The latest news come to us from the Governor's office. Schwarzenegger's hope that the initiatives would be approved did not materialize; the problem got bigger. And so, a series of proposed cuts came into being. As reported on the Chron, some of the cuts include:
Distressed as I am about the prospect of irrational cuts of all general fund spending to my home institution, which produces tomorrow's nation's foremost judges, policymakers, public interest lawyers, and business entrepreneurs (and thus extinguishing hope that we can invest enough in their education to produce people capable of solving the problems generated by today's policymaking!) I think there's a bigger lesson to be learned here. My concern is that the bottom line regarding prison releases will generate a public outcry that will gear discussion in a nonproductive way.
You see, everything is connected, just like in Edward Lorenz's much-quoted (and misquoted) chaos theory maxim, according to which the flap of a butterfly's wings in Brazil sets off a tornado in Texas. I'm sure there are many voters and Chron readers who are being exposed, perhaps for the very first time of their lives, to the realities of the imprisonment project in California and how it directly affects their lives, their taxes, and their children's education. For many years, since the passage of Prop 13, Californians have mistakenly thought that keeping taxes low and guaranteeing money for education had nothing to do with the invisible world of prisons. If you think about it, that is a bit like children who close their eyes, wishfully believing that what is out there does not exist if you cannot see it. So, many Californians may be finding out that many other Californians, who had been appearing and disappearing in their world, were held in massive, expensive institutions, and moreover - financing this institutions, in a world of scarce resources, is something to be considered, not ignored.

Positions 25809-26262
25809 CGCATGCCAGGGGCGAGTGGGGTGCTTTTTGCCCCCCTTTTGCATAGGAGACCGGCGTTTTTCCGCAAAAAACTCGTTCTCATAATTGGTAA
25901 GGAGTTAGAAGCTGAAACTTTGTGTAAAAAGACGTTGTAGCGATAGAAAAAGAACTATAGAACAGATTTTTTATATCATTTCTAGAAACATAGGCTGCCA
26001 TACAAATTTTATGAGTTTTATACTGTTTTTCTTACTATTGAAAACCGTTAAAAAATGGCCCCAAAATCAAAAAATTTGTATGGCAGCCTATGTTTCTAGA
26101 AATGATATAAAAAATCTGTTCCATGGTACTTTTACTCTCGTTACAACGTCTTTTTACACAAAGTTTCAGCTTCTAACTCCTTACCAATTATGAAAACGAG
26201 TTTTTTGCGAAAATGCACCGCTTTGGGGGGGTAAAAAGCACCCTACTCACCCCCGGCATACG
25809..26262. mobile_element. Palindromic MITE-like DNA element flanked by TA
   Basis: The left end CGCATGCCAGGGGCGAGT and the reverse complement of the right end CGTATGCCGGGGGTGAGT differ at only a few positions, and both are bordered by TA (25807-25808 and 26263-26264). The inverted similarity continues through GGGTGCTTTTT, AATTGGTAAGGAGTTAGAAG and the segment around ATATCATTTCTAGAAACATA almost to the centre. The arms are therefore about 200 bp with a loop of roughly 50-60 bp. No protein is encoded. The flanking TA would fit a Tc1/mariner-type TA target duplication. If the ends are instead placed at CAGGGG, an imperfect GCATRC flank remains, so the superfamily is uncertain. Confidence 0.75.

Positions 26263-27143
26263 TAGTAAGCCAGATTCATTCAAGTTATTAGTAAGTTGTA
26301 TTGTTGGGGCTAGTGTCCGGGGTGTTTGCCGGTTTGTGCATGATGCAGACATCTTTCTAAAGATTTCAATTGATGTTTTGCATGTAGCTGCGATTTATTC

Prisons in California are not butterflies in Brazil, and their impact on our lives and wallets is much more direct than the connections in chaos theory. The sooner we understand that non-punitive cuts need to be made (albeit intelligently and after careful planning), the less we have to eat our future as a State, which relies on enough well-educated and skilled scientists, engineers, politicians, and, yes, lawyers.